Blocking a constant wan ping



  • Hello,

    I have what a DNS lookup calls a private IP hitting my WAN, 24 hrs a day sometimes up to 3 times a second. This has been going on now for over 2 weeks. My Firewall logs are a constant stream of this IP. I have the IP block and also the port they are using. Is there anything else I can do to stop this? Or being I have it blocked, do I need to do any else at all. I would like to stop the logging of this IP.

    I am running i386 PfSense 2.0 RC3 with the latest updates.

    Thanks



  • Disable the checkbox "block RFC1918" on the WAN-config page.
    Create an alias containing 10.0.0.0/8, 172.16.0.0/12 and 192.198.0.0/16.
    Create on your WAN a new block-rule with as source any and as destination the previously created alias.

    You now have the same functionality but without entries in the log.


  • LAYER 8 Global Moderator

    Seems odd that you would be seeing traffic from a private IP, unless coming from your isp network.  Or if you pfsense is behind a nat or something and something sitting between the pfsense box and actual internet.

    Private IPs are 10.x.x.x, 172.16-31.x.x, 192.168.x.x

    if coming from one of those IPs, would you mind posting a network capture of the traffic and posting it.  You mention port, and then ping - but ping does not use a port.

    You can do a capture on your wan port on pfsense under diagnostics.



  • @johnpoz:

    Seems odd that you would be seeing traffic from a private IP, unless coming from your isp network.  Or if you pfsense is behind a nat or something and something sitting between the pfsense box and actual internet.

    Private IPs are 10.x.x.x, 172.16-31.x.x, 192.168.x.x

    if coming from one of those IPs, would you mind posting a network capture of the traffic and posting it.  You mention port, and then ping - but ping does not use a port.

    You can do a capture on your wan port on pfsense under diagnostics.

    I am new to PfSense, Ping may have been the wrong word to use. After starting a package capture and then downloading it, How do I open it? I using the web gui on a windows machine.



  • This is an example of what my firewall log looks like.

    ![firewall log.jpg](/public/imported_attachments/1/firewall log.jpg)
    ![firewall log.jpg_thumb](/public/imported_attachments/1/firewall log.jpg_thumb)



  • Thats your cable company's router hitting your box…  They use addresses usually in that block to admin the modems...  I had to do what GruensFroeschli instructed above to stop the logs on my box...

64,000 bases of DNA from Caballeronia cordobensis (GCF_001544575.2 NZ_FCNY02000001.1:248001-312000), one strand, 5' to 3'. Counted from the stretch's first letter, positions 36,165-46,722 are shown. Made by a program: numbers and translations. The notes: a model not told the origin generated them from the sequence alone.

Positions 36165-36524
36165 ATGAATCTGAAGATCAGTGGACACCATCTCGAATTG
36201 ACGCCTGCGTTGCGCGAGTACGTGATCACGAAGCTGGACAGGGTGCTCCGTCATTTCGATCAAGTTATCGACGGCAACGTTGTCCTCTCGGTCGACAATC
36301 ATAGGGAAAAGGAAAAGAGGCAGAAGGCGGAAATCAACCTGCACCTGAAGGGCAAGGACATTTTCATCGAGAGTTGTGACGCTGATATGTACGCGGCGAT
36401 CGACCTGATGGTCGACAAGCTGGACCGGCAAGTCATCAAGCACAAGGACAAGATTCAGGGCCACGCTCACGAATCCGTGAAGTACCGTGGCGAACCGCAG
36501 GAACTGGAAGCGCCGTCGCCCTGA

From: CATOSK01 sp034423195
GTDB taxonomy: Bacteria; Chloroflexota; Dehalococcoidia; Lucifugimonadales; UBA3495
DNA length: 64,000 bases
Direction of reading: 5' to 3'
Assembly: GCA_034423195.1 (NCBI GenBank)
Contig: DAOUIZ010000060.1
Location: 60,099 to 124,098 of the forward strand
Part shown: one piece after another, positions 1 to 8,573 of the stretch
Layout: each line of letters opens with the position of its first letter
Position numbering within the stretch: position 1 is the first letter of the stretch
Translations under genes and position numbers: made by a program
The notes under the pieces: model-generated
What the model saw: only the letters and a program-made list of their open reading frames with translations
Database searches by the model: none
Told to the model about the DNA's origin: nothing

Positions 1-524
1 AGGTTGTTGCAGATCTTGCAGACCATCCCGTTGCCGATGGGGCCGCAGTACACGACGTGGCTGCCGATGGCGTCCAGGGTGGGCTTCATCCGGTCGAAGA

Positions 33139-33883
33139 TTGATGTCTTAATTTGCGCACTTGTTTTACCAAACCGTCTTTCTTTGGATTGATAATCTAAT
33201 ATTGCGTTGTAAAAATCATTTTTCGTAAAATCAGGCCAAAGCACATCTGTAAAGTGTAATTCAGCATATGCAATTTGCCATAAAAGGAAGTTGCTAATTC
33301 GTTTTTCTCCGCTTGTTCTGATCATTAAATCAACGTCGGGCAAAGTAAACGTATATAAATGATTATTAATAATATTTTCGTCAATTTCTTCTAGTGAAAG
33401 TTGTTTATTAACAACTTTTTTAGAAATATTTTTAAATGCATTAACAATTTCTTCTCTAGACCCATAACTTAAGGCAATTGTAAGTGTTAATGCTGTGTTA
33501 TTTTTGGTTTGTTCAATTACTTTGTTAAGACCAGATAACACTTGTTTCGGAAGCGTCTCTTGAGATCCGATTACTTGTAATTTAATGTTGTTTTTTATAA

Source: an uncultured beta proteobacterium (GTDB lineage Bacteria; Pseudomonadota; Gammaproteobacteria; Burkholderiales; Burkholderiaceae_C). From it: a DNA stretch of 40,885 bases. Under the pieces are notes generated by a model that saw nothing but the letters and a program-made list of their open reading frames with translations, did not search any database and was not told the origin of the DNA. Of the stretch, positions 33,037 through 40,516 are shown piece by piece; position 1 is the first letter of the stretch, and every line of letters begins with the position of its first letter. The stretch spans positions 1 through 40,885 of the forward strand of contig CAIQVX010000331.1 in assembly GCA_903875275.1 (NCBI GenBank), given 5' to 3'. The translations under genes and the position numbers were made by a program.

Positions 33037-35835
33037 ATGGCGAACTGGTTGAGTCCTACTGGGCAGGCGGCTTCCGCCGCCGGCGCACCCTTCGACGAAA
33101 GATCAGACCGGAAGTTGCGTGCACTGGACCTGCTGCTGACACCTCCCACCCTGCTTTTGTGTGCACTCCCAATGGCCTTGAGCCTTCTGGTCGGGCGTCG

• LAYER 8 Global Moderator

    Admin modems?  That is dhcp traffic, port 67 to port 68 is DHCP.

    out to broadcast address of 255.255.255.255, I would contact your ISP they have something flooding the network with dhcp.

    From that info I can not tell if offer or ack.  It has source IP, and source port of 67 so it has to be either off or ack.

    Post up a capture and we can tell if offer or ack.

    But i would not suggest you just not log it, I would suggest you contact your ISP to fix it!  Or for that matter it could be your box causing it? Once we get a capture of the data we will have more info.

    To view the capture, grab http://www.wireshark.org/ its FREE protocol analyzer, and you can view the details of those dhcp packets.

    edit, ok did a quick capture on my wan for a dhcp packet to 68.  Now this one was ACK, and lots of info in it.. What the client IP was, the netmask, the gateway(router) what the ip of the actual dhcp server was and not the relay that is show as source IP, etc. etc.

    If you post up your capture we should be able to tell if just really really busy network with dhcp, or if you have some client causing issues, or if sending out same ack, etc.  This is just one packet, your getting some every few seconds I would capture say 50 or 100 of them and post up your capture and we can take a look.  Just put 68 in as your destination port so we don't get any other traffic other than this dhcp.

    Worse case is we would get you IP address?  But I doubt its your box causing the issue, so just get other client IPs on your same ISP segment..  For example this is not my network, my network is 24.13.176.x

    edit2:  Just so you would have something to compare with, I did a 2 minute capture on my wan for dhcp (port 68) and I saw 12 whole packets in that 2 minutes…  Your seeing way more more than that for damn sure, but before you go and just not log it I would take a look to see if legit just lots of clients, etc.  or if something is wrong.  Can not do that until we take a look see with a capture.  See 2nd attachment for the 12 dhcp packets.





  • LAYER 8 Global Moderator

    Its is NOT his cable company router – its typical dhcp chatter.  I have seen the captures.



  • The simplest solution…
    goto: Status:-> System logs:-> Settings
    untick: "Log packets blocked by the default rule"



  • You can stop the logging temporarily while you report the problem to your ISP. I would only block the ip address that is flooding so that you can see other issues that might be hitting your network. Once fixed, then you can remove the non-logging block rule.